Judge J. D. Beane has ruled that a three-person science panel should make more information public about the progress of its scientific study of the toxic chemical C8.

C8, the chemical used in the manufacture of Teflon, has been at the center of a firestorm with the DuPont company, how it has negatively affected regional water systems and the lives of community members and company workers.

Beane did not rule on a request that the panel's quarterly progress reports be made public.

He did say "I think the more the public is aware about any issue, the better off we are."

The panel's progress reports are provided only to DuPont and to lawyers who represent thousands of residents who sued the company over C8 pollution of their drinking water.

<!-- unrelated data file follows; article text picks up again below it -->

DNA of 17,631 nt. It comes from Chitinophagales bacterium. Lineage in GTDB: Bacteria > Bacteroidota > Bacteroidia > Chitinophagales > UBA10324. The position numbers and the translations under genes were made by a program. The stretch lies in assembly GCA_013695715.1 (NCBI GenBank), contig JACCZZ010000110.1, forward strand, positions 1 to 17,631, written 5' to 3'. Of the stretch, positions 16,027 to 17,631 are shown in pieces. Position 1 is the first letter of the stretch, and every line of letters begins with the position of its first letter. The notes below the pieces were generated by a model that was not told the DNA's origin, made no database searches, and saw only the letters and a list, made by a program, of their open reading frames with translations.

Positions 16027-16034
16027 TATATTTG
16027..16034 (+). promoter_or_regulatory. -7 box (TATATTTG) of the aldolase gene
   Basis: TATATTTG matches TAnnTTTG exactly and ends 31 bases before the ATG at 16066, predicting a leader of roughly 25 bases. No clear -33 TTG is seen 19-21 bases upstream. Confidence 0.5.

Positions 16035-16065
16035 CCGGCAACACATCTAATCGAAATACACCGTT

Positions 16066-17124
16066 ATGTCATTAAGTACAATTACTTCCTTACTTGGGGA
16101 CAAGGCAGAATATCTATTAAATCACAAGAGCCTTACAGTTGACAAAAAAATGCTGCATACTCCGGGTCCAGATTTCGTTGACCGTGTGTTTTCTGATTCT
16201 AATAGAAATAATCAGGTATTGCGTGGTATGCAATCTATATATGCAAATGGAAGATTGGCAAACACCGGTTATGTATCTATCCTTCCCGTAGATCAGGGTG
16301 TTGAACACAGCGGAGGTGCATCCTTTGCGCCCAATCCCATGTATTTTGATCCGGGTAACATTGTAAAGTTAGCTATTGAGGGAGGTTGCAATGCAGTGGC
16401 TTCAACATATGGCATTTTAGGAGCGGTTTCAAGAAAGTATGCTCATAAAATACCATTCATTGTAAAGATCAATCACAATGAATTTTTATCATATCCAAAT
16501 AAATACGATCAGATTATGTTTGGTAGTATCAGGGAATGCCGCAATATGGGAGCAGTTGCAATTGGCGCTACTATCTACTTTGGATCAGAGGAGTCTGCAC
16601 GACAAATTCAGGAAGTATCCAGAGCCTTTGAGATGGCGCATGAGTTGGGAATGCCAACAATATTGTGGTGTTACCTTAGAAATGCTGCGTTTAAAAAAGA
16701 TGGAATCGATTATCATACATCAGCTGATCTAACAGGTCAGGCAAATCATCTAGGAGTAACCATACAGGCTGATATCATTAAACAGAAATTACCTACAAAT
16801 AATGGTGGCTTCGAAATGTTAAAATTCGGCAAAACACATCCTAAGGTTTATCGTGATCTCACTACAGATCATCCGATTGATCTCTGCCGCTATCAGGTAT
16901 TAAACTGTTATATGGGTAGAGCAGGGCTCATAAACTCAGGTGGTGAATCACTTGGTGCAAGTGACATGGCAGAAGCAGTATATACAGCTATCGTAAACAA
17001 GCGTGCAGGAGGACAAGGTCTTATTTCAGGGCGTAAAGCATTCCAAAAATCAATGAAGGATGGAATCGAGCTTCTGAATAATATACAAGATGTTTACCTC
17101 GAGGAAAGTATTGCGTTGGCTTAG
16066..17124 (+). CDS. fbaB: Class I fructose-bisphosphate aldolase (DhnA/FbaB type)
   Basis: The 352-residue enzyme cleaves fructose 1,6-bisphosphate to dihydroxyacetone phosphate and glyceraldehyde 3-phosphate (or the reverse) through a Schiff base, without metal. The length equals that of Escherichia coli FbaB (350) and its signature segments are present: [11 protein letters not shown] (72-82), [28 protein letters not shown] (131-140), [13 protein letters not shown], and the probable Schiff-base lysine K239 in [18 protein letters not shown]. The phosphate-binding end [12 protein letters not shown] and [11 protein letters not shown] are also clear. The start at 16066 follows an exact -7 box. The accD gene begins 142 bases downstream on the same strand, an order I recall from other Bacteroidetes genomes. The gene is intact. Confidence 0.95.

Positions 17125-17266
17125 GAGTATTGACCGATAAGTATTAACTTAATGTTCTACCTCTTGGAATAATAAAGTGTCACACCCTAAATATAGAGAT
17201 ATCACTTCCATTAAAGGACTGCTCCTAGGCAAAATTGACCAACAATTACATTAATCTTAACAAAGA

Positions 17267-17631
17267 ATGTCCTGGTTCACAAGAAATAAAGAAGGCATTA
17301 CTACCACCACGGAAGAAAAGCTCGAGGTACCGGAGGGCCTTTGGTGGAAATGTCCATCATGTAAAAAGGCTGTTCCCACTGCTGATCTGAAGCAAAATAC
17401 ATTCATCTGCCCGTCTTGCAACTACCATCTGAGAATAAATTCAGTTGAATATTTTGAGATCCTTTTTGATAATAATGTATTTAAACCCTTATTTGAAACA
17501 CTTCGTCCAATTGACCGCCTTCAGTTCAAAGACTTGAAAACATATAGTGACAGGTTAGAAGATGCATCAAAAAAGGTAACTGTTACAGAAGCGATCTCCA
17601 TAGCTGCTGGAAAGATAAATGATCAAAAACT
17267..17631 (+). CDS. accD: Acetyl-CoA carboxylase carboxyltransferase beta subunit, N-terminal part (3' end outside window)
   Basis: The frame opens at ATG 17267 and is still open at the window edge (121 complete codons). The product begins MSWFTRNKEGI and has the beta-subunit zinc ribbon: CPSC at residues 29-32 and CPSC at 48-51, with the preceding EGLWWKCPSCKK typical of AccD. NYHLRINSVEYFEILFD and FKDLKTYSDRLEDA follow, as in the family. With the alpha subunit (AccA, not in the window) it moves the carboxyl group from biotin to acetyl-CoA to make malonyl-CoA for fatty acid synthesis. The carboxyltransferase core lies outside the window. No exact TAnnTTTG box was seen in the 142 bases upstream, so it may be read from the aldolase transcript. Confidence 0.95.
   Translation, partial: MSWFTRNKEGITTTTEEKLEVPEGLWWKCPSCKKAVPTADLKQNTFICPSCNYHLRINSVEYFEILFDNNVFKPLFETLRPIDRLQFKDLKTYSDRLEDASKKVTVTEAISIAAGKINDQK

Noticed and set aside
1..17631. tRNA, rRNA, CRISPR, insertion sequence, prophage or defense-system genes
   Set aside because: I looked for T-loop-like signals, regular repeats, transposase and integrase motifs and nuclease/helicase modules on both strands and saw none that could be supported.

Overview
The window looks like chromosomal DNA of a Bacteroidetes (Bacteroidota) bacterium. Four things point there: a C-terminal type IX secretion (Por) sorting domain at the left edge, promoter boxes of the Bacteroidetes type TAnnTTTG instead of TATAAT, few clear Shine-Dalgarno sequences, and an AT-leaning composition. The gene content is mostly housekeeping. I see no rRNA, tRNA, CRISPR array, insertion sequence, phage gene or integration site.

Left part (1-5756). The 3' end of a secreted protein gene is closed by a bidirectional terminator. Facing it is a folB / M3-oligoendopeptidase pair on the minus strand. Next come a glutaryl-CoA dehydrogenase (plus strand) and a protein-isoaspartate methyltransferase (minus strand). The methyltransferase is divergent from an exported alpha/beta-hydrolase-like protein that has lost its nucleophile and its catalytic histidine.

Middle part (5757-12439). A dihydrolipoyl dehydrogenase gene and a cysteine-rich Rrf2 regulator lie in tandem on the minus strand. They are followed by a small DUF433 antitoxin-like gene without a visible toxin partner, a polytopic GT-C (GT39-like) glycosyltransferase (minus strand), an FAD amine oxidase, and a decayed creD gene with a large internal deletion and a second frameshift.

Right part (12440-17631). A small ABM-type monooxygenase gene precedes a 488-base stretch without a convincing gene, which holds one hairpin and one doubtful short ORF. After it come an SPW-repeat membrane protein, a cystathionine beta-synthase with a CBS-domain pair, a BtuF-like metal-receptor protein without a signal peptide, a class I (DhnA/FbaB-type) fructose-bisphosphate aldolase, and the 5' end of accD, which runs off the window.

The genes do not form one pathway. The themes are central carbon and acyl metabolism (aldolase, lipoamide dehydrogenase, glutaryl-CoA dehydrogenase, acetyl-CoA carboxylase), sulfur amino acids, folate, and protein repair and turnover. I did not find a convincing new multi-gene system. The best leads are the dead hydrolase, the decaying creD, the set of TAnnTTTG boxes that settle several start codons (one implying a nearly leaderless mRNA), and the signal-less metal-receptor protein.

Harry Deitzler, a lawyer for the residents, asked Beane to order the science panel to also file the reports with the court, where they would be part of a public file.

Environmental reporter Ken Ward, Jr. with the Charleston Gazette says three top scientists were picked to conduct an independent analysis of C8's potential health effects as part of a $107.6 million lawsuit settlement.

Thousands of Mid-Ohio Valley residents sued the company, alleging their drinking water was contaminated with the chemical.

The class of plaintiffs includes between 60,000 and 80,000 residents. About 70,000 took part in blood tests conducted as part of the settlement, Ward reported.

The science panel consists of Tony Fletcher of the London School of Medicine, Kyle Steenland of Emory University and David Savitz of Mount Sinai.